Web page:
Northeastern on Tuesday night received a prestigious award recognizing the university’s strong culture of entrepreneurship, which combines innovative academic programs, experiential learning, and student-led organizations that help young entrepreneurs launch and grow their own businesses.
Northeastern was honored with this year’s Entrepreneurial University Award at the Deshpande Symposium for Innovation and Entrepreneurship in Higher Education, which brings together academics, policy planners, and practitioners from around the globe to discuss best practices for integrating entrepreneurship throughout college and university communities.
The award is presented annually to an institution that “demonstrates overall excellence in innovation and entrepreneurship.”
“Northeastern’s entrepreneurial ecosystem is an organic, bottom-up movement, started by, and for, students,” said Raj Echambadi, the Dunton Family Dean of the D’Amore-McKim School of Business at Northeastern University. “We pride ourselves in creating and training ‘Chief Entrepreneurial Officers’ who think differently and are capable of solving the grand challenges of business and society in a global economy. This award is a testament to the strength of experiential learning through the integration of rigorous classroom education and real-world entrepreneurial engagement.”
The award marks the second time in the past four years that Northeastern has received an award at the symposium, which was co-founded by the Deshpande Foundation, a non-governmental organization focused on accelerating the creation of social enterprises, and the University of Massachusetts Lowell.
Northeastern also won the Excellence in Student Engagement in Entrepreneurship award at the symposium in 2015.
“Entrepreneurship is fueling economic growth and development around the world and we are proud to honor the institutions and individuals recognized by the Deshpande Symposium Awards for their leadership and commitment to educating the next generation of entrepreneurs,” said UMass Lowell Chancellor Jacquie Moloney, co-founder of the Deshpande Symposium for Innovation and Entrepreneurship in Higher Education and awards committee member.
Northeastern’s entrepreneurship ecosystem, driven by students
Northeastern’s Center for Entrepreneurship Education oversees the majority of the university’s entrepreneurship education programs and initiatives.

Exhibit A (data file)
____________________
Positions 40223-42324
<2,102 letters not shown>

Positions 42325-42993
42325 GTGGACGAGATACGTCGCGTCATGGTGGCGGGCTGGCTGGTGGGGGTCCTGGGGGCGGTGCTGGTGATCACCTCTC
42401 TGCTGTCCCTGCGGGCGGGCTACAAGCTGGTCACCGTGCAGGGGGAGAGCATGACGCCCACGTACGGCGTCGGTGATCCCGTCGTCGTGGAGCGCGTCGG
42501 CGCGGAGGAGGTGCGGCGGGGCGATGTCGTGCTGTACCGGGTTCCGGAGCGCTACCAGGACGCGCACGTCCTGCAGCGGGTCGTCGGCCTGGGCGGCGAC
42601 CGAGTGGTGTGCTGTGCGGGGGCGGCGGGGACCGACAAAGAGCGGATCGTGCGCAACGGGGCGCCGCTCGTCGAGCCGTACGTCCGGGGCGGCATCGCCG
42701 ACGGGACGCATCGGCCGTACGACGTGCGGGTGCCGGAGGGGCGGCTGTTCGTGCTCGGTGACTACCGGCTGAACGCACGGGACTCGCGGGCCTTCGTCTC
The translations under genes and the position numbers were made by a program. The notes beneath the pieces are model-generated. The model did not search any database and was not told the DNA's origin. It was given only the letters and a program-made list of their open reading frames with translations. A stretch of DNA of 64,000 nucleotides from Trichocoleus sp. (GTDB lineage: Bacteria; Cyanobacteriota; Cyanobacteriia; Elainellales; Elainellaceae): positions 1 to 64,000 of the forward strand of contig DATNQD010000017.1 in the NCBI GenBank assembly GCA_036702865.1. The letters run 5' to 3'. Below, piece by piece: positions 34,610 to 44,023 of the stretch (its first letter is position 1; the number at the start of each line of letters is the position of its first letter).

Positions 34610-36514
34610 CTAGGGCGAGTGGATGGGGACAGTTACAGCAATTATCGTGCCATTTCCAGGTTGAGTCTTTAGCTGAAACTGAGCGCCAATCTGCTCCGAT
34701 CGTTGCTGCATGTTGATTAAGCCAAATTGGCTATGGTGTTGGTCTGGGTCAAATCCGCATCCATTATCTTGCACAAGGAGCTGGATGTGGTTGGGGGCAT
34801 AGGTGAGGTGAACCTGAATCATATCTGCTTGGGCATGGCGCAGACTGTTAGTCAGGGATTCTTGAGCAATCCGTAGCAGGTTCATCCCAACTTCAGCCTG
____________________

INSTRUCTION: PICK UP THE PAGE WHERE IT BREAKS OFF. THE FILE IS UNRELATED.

Innovation and entrepreneurship are central themes of the university’s academic plan, Northeastern 2025. Experiential learning, particularly Northeastern’s co-op program, is at the core of the university’s mission to train students and alumni to become entrepreneurs. More than 250 students work on co-op at startups around the world each year, while others develop their own startups on co-op.
About 2,000 students take at least one Northeastern’s 35 entrepreneurship courses each year. Individual colleges, including the D’Amore-McKim School of Business, the College of Engineering, and the College of Arts, Media and Design, also offer degree programs, certificate programs, and minors in entrepreneurship at the undergraduate and graduate level.
Semester in Silicon Valley, a program that began last fall, enables students to take courses in entrepreneurship and business while working at local startups, launching their own companies, and networking with alumni and other professionals in the area.
IDEA, Northeastern’s student-led venture accelerator, supports student, faculty, and alumni ventures by providing gap funding, coaching, and mentoring. Over the past five years, more than $1.2 million in gap funding has been awarded to IDEA ventures, two-thirds of which are co-founded by non-business school students or alumni.
IDEA is part of Mosaic, Northeastern’s alliance of student-led organizations that support startups at the university. Mosaic also includes Scout, a design studio; Generate, a product design and prototyping studio; and the IP-COLAB, a legal clinic that specializes in intellectual property. The Entrepreneurs Club, another component of Mosaic, hosts speaker series, workshops, and a boot camp called Husky Startup Challenge that helps students develop their early-stage concepts into ventures.
Three major networking programs—the McCarthy(s) Venture Mentoring Network, Health Sciences Entrepreneurs, and the Michael J. and Ann Sherman Center for Entrepreneurship Education—support Northeastern-based startups in a variety of ways. The Sherman Center, for example, offers workshops, courses, and co-ops for undergraduate engineering students who want to successfully pitch and commercialize their innovations.
Northeastern’s Nurse Innovation and Entrepreneurship program offers a certificate program, runs hackathons, and connects nurses with mentors. The university recently created a National Science Foundation I-Corps program to help scientists and engineers—primarily PhD students and research staff—launch companies using lab-based research. The university also created a so-called Alpha Fund to provide larger-level grants to entrepreneurs for early-stage product prototyping.